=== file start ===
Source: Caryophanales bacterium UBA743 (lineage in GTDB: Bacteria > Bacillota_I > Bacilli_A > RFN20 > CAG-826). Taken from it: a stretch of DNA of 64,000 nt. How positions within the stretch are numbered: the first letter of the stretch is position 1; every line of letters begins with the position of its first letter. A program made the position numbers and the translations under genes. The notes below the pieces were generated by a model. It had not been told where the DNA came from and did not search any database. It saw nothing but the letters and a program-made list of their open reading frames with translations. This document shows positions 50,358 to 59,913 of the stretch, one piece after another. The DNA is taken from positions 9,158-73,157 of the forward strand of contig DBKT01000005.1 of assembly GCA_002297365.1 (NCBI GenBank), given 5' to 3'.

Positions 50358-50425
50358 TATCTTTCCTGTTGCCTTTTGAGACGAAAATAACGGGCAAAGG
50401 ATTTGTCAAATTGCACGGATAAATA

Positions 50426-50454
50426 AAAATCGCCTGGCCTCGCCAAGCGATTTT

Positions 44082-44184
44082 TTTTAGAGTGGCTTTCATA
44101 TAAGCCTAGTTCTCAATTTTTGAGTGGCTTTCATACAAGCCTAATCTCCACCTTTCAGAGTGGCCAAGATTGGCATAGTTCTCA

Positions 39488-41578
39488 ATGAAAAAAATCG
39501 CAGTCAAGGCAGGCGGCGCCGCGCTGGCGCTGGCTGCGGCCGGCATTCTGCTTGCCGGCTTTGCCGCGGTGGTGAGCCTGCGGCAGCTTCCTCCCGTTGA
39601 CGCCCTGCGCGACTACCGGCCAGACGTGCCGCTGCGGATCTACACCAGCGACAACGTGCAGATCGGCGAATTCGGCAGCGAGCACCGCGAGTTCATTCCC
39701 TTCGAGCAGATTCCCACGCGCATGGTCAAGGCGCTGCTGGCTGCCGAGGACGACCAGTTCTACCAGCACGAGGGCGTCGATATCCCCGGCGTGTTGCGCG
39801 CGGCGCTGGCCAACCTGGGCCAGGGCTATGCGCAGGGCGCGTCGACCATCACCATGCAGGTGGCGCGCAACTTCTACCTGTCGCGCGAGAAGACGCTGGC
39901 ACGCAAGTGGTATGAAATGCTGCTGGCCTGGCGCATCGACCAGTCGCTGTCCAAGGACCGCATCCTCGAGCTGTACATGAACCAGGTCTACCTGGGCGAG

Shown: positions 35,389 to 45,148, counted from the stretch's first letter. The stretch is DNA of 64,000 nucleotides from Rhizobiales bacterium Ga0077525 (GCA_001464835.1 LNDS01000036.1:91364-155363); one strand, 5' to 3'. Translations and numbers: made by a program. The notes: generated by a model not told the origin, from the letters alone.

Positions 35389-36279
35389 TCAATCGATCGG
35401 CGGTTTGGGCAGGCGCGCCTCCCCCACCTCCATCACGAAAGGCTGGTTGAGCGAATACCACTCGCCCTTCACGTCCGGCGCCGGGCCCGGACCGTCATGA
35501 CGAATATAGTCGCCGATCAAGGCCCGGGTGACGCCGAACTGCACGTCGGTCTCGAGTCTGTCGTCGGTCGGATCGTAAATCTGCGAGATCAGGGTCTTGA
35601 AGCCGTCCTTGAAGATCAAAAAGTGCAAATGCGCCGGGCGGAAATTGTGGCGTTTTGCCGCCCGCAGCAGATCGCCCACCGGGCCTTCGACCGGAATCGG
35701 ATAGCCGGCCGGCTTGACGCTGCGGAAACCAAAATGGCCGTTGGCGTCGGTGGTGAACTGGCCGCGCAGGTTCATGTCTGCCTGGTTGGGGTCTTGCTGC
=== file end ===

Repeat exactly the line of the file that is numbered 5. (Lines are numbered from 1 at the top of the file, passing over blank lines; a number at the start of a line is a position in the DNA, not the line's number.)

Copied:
Positions 50426-50454